|by Dov Kornits
Ever heard of a script doctor? Meet the one Warren Beatty, Francis Ford Coppola and Tom Cruise turn to when they need a check-up. Let's be honest - the only reason we started this thing was to meet legends like Robert Towne. Not only is he an accomplished director, with films such as Personal Best, Tequila Sunrise and now Without Limits under his belt, but he's the guy who started the trend of paying screenwriters their due.
A survivor of Hollywood's turbulent seventies, he emerged as a contemporary to mavericks such as George Lucas, Francis Ford Coppola, Robert Evans, Steven Spielberg, Robert Altman, Warren Beatty, Jack Nicholson, Martin Scorsese, Peter Bogdanovich, William Friedkin, Paul Schrader, Roman Polanski and the late Hal Ashby. Let's not beat about the proverbial, these are also names that play a major part in a controversial book called Easy Riders, Raging Bulls by Peter Biskind. In it, Biskind, a veteran features writer for Premiere, alludes to uncovering the behaviour of these legendary, almost mythical figures, and the picture he paints, no matter how appreciative of the resulting films, is damning. And of course, Towne plays a major part in the proceedings.
Like a lot of seventies players, Towne got his start with B-grade master Roger Corman. His earliest claim to fame was a rewrite of Bonnie & Clyde, one of the first films to shake the Hollywood Studio establishment, and prove that a new kind of movie could make bucks in the States. This made Towne a man on counterculture's pulse, renowned for turning boring scenes into sizzlers. Five years later, his script doctoring on The Godfather, cemented his reputation. Then two classic films in consecutive years, bearing his name as the screenwriter, gave him the kind of clout he still rightly carries as his badge of honour. Chinatown and Shampoo were acclaimed hits and the kind of films that changed Hollywood forever. This was the thriving time of the auteur, and although directors took top credit; within the industry, Towne was a force to be reckoned with.
Towne continued to write script polishes. Uncredited turns on Marathon Man, The Missouri Breaks, Reds, Swing Shift, Eight Million Ways To Die and Frantic, were done as well paid favours for his friends. But the directing bug started biting. In 1982, Towne took the reigns on Personal Best, a critically acclaimed story of a love affair between two female athletes, which bellyflopped at the box office. At the time, Towne was also planning to direct his long in waiting Tarzan script Greystoke, but Personal Best's 'failure' didn't fare well. When Towne wasn't allowed to direct Greystoke he credited his dog as the writer of the film, and to this day laments losing this personal project.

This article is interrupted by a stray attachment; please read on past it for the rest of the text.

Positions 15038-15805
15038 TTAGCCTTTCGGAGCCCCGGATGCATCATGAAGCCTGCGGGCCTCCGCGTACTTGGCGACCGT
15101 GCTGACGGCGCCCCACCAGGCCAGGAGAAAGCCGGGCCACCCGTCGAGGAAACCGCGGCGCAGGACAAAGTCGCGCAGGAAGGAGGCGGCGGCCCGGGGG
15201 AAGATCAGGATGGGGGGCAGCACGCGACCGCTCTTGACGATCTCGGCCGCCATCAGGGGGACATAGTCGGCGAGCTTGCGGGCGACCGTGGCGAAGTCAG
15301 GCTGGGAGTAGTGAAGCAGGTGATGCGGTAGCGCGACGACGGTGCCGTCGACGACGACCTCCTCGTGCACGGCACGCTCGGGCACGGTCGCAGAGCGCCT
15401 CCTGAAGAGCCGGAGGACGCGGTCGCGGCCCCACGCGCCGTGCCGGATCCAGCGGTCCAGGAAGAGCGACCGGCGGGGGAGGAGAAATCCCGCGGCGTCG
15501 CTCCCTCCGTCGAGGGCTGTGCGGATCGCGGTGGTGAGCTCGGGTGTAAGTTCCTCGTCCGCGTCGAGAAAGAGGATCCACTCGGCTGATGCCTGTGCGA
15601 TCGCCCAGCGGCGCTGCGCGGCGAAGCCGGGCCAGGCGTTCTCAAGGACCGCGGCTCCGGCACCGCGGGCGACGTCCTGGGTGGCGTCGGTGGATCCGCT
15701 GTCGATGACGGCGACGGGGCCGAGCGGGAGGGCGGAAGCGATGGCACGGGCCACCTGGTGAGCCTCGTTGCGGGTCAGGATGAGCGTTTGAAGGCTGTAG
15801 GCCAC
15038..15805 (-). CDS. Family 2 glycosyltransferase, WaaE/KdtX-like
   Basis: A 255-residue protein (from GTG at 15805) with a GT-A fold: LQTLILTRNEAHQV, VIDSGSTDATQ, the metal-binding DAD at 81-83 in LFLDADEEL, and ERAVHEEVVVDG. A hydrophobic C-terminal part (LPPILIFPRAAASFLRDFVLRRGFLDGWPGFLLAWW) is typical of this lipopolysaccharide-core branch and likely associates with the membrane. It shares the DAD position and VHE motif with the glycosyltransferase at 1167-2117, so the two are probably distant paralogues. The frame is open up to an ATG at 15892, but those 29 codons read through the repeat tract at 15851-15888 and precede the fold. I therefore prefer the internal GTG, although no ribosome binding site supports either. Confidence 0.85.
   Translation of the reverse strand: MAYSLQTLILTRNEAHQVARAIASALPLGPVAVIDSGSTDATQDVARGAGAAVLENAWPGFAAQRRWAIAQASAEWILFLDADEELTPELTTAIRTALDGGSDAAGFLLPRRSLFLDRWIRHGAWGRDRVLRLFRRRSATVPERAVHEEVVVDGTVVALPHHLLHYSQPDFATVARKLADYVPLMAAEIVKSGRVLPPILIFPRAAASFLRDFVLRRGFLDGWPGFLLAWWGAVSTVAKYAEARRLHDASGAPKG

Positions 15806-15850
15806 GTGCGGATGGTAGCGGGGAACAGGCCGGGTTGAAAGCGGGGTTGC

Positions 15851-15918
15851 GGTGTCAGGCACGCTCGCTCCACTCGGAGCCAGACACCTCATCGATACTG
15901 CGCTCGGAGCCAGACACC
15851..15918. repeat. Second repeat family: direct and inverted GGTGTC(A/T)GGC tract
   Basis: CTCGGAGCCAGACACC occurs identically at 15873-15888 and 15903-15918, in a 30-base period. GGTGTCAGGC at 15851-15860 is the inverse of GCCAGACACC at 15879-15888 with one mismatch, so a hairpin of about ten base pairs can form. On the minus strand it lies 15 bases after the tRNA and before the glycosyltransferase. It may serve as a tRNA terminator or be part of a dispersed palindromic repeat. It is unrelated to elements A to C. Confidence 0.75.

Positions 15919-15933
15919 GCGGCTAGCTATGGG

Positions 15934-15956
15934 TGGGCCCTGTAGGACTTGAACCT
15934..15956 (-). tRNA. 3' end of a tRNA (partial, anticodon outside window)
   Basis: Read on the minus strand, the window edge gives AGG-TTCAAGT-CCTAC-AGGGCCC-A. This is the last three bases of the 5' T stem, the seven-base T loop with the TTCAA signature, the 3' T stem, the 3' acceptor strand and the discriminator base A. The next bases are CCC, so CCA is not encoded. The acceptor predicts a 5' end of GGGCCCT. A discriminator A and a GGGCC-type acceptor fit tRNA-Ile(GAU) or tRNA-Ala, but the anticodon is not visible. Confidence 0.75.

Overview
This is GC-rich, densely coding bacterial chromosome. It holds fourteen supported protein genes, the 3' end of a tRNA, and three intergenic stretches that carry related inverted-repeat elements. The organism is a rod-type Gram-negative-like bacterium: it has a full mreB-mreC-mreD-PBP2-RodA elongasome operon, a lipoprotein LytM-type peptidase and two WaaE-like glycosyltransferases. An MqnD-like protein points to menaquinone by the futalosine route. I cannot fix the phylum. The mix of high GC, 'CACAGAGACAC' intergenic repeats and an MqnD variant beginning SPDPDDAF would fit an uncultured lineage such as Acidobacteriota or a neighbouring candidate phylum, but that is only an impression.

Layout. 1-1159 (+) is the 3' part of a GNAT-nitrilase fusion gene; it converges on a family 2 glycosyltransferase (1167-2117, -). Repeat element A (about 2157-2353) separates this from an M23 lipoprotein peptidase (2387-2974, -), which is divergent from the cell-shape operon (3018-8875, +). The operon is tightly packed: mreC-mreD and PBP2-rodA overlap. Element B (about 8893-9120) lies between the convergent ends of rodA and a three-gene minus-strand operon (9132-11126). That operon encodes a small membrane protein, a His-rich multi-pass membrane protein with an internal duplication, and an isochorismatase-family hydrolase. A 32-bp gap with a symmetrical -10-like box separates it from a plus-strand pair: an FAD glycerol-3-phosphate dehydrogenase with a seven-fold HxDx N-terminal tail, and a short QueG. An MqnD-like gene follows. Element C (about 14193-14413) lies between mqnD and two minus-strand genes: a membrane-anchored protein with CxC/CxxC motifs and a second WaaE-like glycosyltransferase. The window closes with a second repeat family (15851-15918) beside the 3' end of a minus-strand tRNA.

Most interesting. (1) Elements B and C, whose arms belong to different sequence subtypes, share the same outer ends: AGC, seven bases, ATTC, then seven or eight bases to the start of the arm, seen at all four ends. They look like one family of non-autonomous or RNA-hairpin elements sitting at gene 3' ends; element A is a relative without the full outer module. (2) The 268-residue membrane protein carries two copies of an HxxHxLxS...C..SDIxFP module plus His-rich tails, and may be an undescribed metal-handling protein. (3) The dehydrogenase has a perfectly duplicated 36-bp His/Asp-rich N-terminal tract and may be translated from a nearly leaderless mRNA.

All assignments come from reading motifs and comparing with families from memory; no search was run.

Hollywood is a town where who you know counts for more than what you know. But Towne's longevity within the industry proves that he's adept at both. After hanging out with Hollywood heavyweights Warren Beatty and wild man producer Robert Evans in the '70s, he now calls Tom Cruise a personal friend. Towne's actually in Australia for two purposes, both related to the Cruiser: to promote the release of Without Limits, which Cruise produced, and to hang out on the set of Mission Impossible II whose final draft Towne had written a few months back.
When we meet, it's not surprising to see the 65 year old leaning back in his chair chomping on a cigar. The Orson Welles and John Huston aspect of Hollywood is still very much alive. But it's also exactly the image you'd hold for any of his '70s contemporaries. Knowing that none of them have approved of Easy Riders, Raging Bulls, I hide my copy under my research and decide to thrust it at Towne after the pleasantries.
He doesn't flinch, puffs on the cigar, and explains away in flat tone - pausing often - his thoughts on the past, future and myth of Hollywood.
EASY RIDERS, RAGING BULLS